From aromatherapy to keeping a journal, Dr Tara Swart offers her expert advice
If you’ve suddenly found in the past couple of weeks that you are sleeping worse than ever, take comfort that you are not alone. The combination of the chronic stress we are currently undergoing, being more sedentary than ever as we stay at home, more screen time, and the disruption to our usual routine can interfere with the quality and patterns of our sleep and create serious issues for many of us.
“A big disruption to our routine and an obvious stressor are not good for our sleep!” says Dr Tara Swart, a neuroscientist and former psychiatrist. She advises that we get creative in physically tiring ourselves out at home with things like online exercise classes. “Realising we are all going through stages of the grief/change curve also helps,” she says. “And keeping a journal of feelings such as shock, anger, denial, depression, trying to find meaning, and accepting, before going to bed is a positive strategy.”
Dr Swart is also a big advocate for aromatherapy and as an ambassador for Aromatherapy Associates encourages us to take advantage of the brain-body connection to train our brains into associating certain smells with relaxing and falling asleep. Here she explains more about the connection and gives her tips and tricks for getting a better night’s sleep.
FIND A ROUTINE AND STICK TO IT
“It’s important to look at the whole day when considering ways to wind down,” Dr Swart says. “Wake up at a regular time every day and no later than necessary or what was usual when still commuting to work.” She also recommends going to bed at the same time every night and ensuring that you get 7-9 hours of sleep.
It is also helpful to keep your bedroom dark, quiet and cool (no more than 18 degrees celsius) and use natural, breathable fibres in bedding to regulate body temperature.
Dr Swart recommends Yoga nidra or psychic sleep exercises and a bath or shower before bed to regulate your body temperature.
MEDITATION AND GRATITUDE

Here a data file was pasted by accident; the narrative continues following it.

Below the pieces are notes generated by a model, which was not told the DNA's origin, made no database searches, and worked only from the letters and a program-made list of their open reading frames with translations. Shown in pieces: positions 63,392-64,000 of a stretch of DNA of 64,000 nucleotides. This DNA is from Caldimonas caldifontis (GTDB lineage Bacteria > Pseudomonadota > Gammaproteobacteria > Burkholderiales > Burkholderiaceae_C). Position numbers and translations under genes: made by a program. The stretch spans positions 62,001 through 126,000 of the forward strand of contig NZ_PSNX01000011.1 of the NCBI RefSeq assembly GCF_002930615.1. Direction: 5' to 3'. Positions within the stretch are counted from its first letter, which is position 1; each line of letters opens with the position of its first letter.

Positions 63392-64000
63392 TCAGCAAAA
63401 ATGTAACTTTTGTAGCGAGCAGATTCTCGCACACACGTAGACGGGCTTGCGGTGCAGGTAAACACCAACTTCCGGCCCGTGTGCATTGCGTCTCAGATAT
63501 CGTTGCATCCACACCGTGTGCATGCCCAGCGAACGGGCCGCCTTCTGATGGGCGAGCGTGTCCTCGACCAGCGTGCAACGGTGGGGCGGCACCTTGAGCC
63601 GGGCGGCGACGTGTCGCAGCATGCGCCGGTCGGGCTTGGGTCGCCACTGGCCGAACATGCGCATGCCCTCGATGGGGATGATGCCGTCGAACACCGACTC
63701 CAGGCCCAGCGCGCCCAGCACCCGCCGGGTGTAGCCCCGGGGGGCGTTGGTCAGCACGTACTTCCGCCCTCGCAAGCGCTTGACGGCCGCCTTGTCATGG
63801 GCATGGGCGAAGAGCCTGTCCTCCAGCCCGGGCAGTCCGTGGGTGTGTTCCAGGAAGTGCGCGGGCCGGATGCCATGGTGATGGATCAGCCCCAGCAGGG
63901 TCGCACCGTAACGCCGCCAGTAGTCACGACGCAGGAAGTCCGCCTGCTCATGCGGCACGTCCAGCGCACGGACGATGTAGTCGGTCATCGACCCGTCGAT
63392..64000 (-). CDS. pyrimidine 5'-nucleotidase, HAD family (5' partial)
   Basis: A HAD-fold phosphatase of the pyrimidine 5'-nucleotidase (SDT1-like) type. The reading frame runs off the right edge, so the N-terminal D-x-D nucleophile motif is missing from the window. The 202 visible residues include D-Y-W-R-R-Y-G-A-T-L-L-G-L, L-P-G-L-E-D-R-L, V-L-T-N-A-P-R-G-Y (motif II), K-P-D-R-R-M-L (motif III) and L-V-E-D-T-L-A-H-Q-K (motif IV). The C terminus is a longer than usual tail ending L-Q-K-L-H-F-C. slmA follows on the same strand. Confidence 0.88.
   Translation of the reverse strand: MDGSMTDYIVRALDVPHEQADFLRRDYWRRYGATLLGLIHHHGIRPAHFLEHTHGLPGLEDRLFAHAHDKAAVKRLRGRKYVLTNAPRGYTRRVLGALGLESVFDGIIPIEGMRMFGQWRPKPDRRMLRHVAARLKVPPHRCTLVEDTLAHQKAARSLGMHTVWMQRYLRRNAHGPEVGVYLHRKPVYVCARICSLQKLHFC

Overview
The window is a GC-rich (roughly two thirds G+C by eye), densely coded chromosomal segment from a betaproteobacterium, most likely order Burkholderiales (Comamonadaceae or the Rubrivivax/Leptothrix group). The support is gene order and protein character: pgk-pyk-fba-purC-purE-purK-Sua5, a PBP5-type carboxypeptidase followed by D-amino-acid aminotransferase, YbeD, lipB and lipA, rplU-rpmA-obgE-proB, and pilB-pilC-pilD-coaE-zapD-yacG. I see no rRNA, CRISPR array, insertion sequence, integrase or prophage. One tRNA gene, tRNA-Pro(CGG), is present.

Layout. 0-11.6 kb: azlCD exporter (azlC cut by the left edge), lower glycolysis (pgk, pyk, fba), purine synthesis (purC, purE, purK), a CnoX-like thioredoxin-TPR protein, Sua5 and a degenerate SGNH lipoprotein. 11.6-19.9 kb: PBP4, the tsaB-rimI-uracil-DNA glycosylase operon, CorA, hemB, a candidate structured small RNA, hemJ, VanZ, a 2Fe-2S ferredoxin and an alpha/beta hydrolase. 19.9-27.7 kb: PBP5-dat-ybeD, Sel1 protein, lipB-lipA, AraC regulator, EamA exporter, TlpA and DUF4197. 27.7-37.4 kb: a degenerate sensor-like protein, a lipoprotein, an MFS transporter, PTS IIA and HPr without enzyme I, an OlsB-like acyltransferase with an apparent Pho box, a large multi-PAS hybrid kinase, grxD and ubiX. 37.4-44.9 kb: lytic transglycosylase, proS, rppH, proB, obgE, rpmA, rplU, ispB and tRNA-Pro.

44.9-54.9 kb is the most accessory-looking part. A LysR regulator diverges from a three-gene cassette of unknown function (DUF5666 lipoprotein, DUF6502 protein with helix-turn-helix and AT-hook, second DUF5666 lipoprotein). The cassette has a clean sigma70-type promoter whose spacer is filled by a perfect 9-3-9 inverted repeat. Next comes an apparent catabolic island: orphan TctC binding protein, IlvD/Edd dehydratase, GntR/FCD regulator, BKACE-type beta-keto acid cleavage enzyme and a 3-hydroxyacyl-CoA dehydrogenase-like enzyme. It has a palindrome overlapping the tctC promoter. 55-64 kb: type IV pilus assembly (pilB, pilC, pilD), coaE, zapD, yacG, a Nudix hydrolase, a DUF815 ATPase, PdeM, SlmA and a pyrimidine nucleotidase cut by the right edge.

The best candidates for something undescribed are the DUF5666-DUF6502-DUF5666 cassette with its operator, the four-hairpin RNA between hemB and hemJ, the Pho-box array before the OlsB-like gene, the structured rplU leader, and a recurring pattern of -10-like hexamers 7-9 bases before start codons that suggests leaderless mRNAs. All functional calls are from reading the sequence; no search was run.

For those people who are finding they are too anxious to sleep, Dr Swart suggests meditation, positive affirmations that directly address the cause of the anxiety, and gratitude lists as great tools for reducing anxiety. “Bathing and self-massage release the bonding hormone oxytocin that helps us feel warm, safe and trusting,” she says.
WHAT NOT TO DO
In terms of what to avoid, Dr Swart says you should be staying away from all digital devices and screens for an hour before bed. Limit caffeine usage in both amount and timing. “I suggest no caffeine after 10am as a quarter of that is still circulating in your brain at 10pm,” she says. Finish dinner one and a half hours before bed and avoid alcohol and sugar, particularly if you are feeling anxious.
Aromacology is the combination of aromatherapy and psychology and focuses on the effect that aroma has on our brains and bodies. “Studies have shown that the brain-body connection means that if a smell has an effect on you psychologically e.g. disgust or relaxation, then the response is physical as well as emotional e.g. to move away from the smell, or to relax your shoulders and release tension,” Dr Swart says. “These are accompanied by changes in the nervous system and our glands production of hormones such as cortisol as a stress response or melatonin for sleep.”
This means that you can create neural connections (AKA train your brain) between sleep and a certain smell used at the same time each night. “Anchoring a particular smell to the sensation of falling asleep creates a neural pathway that adds the sense of smell to the nightly ritual,” says Dr Swart. This smell then becomes another condition that our brain begins to associate with sleep, alongside it being dark and quiet. “You can then use the same smell or another one to accompany a progressive relaxation of the body to get back to sleep after an interruption,” she explains.
The best way to absorb your chosen smell is inhalation and application to the body. “Bathing products and pillow mists contain the ideal percentages for before and during sleep,” she says. “Other modes of delivery can mean the essential oil is quite diluted before impacting the brain.”
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